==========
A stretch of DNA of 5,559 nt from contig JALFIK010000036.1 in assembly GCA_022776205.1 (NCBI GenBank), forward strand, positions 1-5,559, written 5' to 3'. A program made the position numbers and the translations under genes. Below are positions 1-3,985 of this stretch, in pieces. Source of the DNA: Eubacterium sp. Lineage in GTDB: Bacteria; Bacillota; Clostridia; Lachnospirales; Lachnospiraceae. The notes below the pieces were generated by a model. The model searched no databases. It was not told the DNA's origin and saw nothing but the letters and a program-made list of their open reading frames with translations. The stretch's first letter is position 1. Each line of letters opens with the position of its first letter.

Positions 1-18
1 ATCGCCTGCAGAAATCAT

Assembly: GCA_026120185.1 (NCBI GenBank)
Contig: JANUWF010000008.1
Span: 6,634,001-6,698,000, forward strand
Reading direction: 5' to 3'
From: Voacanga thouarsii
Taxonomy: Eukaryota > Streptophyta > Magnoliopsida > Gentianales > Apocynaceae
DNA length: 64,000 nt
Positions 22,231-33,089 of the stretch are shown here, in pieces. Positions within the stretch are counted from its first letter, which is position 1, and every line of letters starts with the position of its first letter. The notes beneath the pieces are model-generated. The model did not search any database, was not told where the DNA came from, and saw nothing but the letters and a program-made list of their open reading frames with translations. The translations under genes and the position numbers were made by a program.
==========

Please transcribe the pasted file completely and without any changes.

A stretch of DNA of 5,559 nt from contig JALFIK010000036.1 in assembly GCA_022776205.1 (NCBI GenBank), forward strand, positions 1-5,559, written 5' to 3'. A program made the position numbers and the translations under genes. Below are positions 1-3,985 of this stretch, in pieces. Source of the DNA: Eubacterium sp. Lineage in GTDB: Bacteria; Bacillota; Clostridia; Lachnospirales; Lachnospiraceae. The notes below the pieces were generated by a model. The model searched no databases. It was not told the DNA's origin and saw nothing but the letters and a program-made list of their open reading frames with translations. The stretch's first letter is position 1. Each line of letters opens with the position of its first letter.

Positions 1-18
1 ATCGCCTGCAGAAATCAT

Assembly: GCA_026120185.1 (NCBI GenBank)
Contig: JANUWF010000008.1
Span: 6,634,001-6,698,000, forward strand
Reading direction: 5' to 3'
From: Voacanga thouarsii
Taxonomy: Eukaryota > Streptophyta > Magnoliopsida > Gentianales > Apocynaceae
DNA length: 64,000 nt
Positions 22,231-33,089 of the stretch are shown here, in pieces. Positions within the stretch are counted from its first letter, which is position 1, and every line of letters starts with the position of its first letter. The notes beneath the pieces are model-generated. The model did not search any database, was not told where the DNA came from, and saw nothing but the letters and a program-made list of their open reading frames with translations. The translations under genes and the position numbers were made by a program.